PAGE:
IMF projects negative per capita income growth in over 170 countries in 2020

Updated: April 10, 2020 Source:
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The International Monetary Fund (IMF) Managing Director Kristalina Georgieva said Thursday that the multilateral lender now projects that over 170 countries will experience negative per capita income growth this year.

In her curtain raiser speech ahead of the Spring Meetings next week, the IMF chief said in a video that countries across the globe "are confronted with a crisis like no other."

"COVID-19 has disrupted our social and economic order at lightning speed and on a scale that we have not seen in living memory," Georgieva said.

The IMF managing director said it is already clear that global growth will turn "sharply negative" in 2020. "In fact, we anticipate the worst economic fallout since the Great Depression," she noted.

Georgieva said just three months ago that the IMF expected positive per capita income growth in over 160 of its member countries in 2020, but it now projects that over 170 countries will experience negative per capita income growth this year.

"The bleak outlook applies to advanced and developing economies alike. This crisis knows no boundaries. Everybody hurts," she said.

Georgieva, however, noted that the crisis is expected to hit vulnerable countries hardest. "Emerging markets and low-income nations -- across Africa, Latin America, and much of Asia -- are at high risk," she said.

In the last two months, portfolio outflows from emerging markets were about 100 billion U.S. dollars, more than three times larger than for the same period of the global financial crisis, she noted.

Noting that the IMF estimates the gross external financing needs for emerging market and developing countries to be in the trillions of dollars, the IMF chief said "they urgently need help."

If the pandemic fades in the second half of this year -- thus allowing a gradual lifting of containment measures and reopening of the economy -- "our baseline assumption is for a partial recovery in 2021," Georgieva said.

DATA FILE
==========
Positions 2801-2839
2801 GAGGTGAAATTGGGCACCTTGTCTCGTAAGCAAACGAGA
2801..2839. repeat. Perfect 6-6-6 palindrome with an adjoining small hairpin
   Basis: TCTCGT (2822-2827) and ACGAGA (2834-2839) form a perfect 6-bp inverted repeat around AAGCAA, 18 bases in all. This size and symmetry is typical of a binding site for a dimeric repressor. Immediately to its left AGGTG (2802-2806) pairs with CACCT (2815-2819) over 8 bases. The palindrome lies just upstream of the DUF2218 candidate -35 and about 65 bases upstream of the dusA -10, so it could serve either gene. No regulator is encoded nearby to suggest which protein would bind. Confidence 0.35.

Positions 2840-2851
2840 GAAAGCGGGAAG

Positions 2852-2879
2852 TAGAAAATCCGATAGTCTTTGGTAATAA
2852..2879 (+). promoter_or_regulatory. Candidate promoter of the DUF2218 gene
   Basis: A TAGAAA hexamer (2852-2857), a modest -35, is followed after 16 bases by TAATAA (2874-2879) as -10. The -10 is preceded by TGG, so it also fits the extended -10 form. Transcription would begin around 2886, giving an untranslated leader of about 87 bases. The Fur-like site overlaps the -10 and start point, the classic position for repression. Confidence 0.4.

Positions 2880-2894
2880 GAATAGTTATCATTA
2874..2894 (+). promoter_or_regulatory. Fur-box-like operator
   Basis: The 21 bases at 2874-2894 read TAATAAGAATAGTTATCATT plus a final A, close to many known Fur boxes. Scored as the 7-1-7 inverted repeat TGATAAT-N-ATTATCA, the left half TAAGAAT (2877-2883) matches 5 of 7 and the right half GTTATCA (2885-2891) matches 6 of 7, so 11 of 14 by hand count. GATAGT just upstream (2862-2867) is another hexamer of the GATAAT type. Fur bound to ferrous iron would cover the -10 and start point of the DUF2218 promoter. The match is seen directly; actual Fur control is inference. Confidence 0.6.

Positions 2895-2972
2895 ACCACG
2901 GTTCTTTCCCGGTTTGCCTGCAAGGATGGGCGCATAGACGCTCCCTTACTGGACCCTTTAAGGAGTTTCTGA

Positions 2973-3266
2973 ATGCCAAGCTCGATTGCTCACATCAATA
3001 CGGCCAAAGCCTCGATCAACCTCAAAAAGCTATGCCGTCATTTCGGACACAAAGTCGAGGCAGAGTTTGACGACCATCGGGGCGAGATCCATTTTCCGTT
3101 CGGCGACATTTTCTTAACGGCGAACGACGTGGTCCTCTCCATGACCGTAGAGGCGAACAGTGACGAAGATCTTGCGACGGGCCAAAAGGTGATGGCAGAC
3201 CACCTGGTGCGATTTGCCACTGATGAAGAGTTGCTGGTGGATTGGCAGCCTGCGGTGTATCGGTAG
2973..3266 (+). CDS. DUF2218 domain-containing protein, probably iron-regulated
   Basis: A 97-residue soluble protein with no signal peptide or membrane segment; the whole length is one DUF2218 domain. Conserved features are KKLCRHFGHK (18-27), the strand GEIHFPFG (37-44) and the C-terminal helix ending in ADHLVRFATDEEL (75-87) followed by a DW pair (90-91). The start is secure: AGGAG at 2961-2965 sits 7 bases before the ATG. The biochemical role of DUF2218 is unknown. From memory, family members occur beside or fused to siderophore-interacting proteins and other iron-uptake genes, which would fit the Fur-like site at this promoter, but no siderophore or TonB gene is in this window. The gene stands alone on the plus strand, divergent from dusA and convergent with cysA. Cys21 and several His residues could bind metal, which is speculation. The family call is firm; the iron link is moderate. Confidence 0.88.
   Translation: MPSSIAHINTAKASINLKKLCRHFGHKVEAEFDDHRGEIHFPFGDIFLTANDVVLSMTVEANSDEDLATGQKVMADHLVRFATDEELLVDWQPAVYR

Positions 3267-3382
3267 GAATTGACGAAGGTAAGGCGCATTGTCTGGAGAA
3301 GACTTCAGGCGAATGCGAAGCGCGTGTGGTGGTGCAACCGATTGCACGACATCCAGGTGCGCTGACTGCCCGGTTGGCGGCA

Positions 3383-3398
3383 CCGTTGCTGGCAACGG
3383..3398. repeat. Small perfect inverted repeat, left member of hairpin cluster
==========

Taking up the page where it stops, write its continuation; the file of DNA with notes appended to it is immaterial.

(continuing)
However, she stressed there is "tremendous uncertainty" around the outlook: it could get worse depending on many variable factors, including the duration of the pandemic.

On a positive note, Georgieva said "all governments have sprung into action and, indeed, there has been significant coordination," noting that countries around the world have taken fiscal actions amounting to about 8 trillion dollars.

In addition, there have been massive monetary measures from the Group of 20 (G20) and others, she added.

In response to the COVID-19 crisis, the IMF chief proposed a four-point plan: continuing with essential containment measures and support for health systems; shielding affected people and firms with large, timely, targeted fiscal and financial sector measures; reducing stress to the financial system and avoiding contagion; planing for a recovery phase, and minimizing the potential scarring effects of the crisis.

"Lifelines for households and businesses are imperative," she said. "We need to prevent liquidity pressures from turning into solvency problems and avoid a scarring of the economy that would make the recovery so much more difficult."

The IMF chief reiterated that the multilateral lender has 1 trillion dollars in lending capacity at the service of its membership, while noting that it is responding to an "unprecedented" number of calls for emergency financing -- from over 90 countries so far.

"Our Executive Board has just agreed to double access to our emergency facilities, which will allow us to meet the expected demand of about 100 billion dollars in financing," she said.

Noting "we are reviewing our tool kit," Georgieva said the IMF is working with donors to increase its Catastrophe Containment and Relief Trust to 1.4 billion dollars, up from the previously reported 400 million dollars available.

She added that the IMF is also working together with the World Bank, "calling for a standstill of debt service to official bilateral creditors for the world's poorest countries."

Editor: 赵银平